Given a whole role of 35mm film to use in her parents’ SLR as a child, to document the growth and release of tadpoles, Connie McDonald‘s unwitting introduction into photography has clearly had a potent effect upon the young creative. A 19 year-old design and photography student in Wellington, New Zealand, the Dunedin-born photographer has a touching eye for the melancholic, her images affording their viewers moments of pensive contemplation. “I love the lyrics of Leonard Cohen, Paul Simon and Bob Dylan” McDonald tells us, and that lure towards the poetic is evident amongst images that often live in the shadows.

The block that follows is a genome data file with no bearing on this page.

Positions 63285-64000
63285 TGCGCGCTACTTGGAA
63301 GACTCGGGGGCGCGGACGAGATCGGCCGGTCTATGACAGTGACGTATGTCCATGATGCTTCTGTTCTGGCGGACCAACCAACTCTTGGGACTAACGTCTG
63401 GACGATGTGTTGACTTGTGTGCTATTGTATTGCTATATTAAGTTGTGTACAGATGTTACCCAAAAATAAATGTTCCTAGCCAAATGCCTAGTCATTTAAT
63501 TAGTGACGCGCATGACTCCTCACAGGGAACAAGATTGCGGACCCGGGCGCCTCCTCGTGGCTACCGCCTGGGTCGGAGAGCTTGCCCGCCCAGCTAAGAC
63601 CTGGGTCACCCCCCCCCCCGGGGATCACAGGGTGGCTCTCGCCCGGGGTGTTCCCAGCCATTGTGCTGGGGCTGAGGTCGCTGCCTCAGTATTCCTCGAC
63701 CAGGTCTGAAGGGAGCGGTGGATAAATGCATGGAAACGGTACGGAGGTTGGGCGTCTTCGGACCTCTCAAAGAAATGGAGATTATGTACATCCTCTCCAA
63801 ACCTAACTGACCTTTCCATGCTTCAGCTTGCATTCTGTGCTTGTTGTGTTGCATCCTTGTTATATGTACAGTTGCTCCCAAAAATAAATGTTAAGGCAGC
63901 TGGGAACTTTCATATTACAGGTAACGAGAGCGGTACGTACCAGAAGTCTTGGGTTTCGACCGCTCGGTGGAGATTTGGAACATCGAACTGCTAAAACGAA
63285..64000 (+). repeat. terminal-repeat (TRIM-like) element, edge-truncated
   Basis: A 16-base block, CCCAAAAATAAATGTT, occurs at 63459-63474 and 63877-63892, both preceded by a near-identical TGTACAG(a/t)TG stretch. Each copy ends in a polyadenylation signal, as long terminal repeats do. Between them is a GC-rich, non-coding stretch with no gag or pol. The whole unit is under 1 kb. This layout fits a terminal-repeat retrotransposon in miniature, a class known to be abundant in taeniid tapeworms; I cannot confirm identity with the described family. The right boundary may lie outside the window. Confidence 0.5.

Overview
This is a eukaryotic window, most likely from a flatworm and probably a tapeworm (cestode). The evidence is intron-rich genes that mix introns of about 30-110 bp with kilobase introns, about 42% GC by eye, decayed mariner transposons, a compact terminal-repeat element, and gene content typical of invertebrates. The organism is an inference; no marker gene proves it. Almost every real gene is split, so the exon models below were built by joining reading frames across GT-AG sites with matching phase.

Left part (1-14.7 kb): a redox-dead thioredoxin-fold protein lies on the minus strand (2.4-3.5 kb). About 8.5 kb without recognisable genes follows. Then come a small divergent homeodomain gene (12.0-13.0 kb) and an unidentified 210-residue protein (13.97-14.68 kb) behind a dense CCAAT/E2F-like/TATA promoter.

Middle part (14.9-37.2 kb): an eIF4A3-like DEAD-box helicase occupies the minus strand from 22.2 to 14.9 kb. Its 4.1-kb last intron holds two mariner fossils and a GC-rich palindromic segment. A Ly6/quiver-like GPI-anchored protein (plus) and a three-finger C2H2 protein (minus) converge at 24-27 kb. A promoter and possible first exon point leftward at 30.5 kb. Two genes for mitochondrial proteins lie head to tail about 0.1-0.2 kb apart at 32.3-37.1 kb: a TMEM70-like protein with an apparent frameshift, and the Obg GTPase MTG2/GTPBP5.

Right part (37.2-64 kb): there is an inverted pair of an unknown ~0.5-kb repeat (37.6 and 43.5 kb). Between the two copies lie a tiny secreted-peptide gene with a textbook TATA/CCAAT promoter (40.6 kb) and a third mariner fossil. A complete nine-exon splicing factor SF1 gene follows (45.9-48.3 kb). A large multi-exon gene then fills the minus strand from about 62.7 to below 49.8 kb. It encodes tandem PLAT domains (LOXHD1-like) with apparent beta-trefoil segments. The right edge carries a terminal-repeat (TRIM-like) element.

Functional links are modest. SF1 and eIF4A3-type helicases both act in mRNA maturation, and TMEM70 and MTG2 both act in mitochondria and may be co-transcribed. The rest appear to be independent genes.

The work of photographers William Eggleston and Annette Messager are key art inspirations amongst other writers and musicians, but it’s the medium itself that inspires and informs McDonald’s work most; “photography is my vehicle and my document of life” observes the fledgling artist. It’s clear that Connie McDonald feels her way through photography, and is affected by her means of expression: “a great photograph is one that comforts or excites, or saddens you”.
Recognising the cinematic quality of life itself, Connie sees her images as the beauty found in moments – it’s the essence of great photography and, at just 19, here’s a young talent already capable of capturing those moments, in all of their widescreen beauty.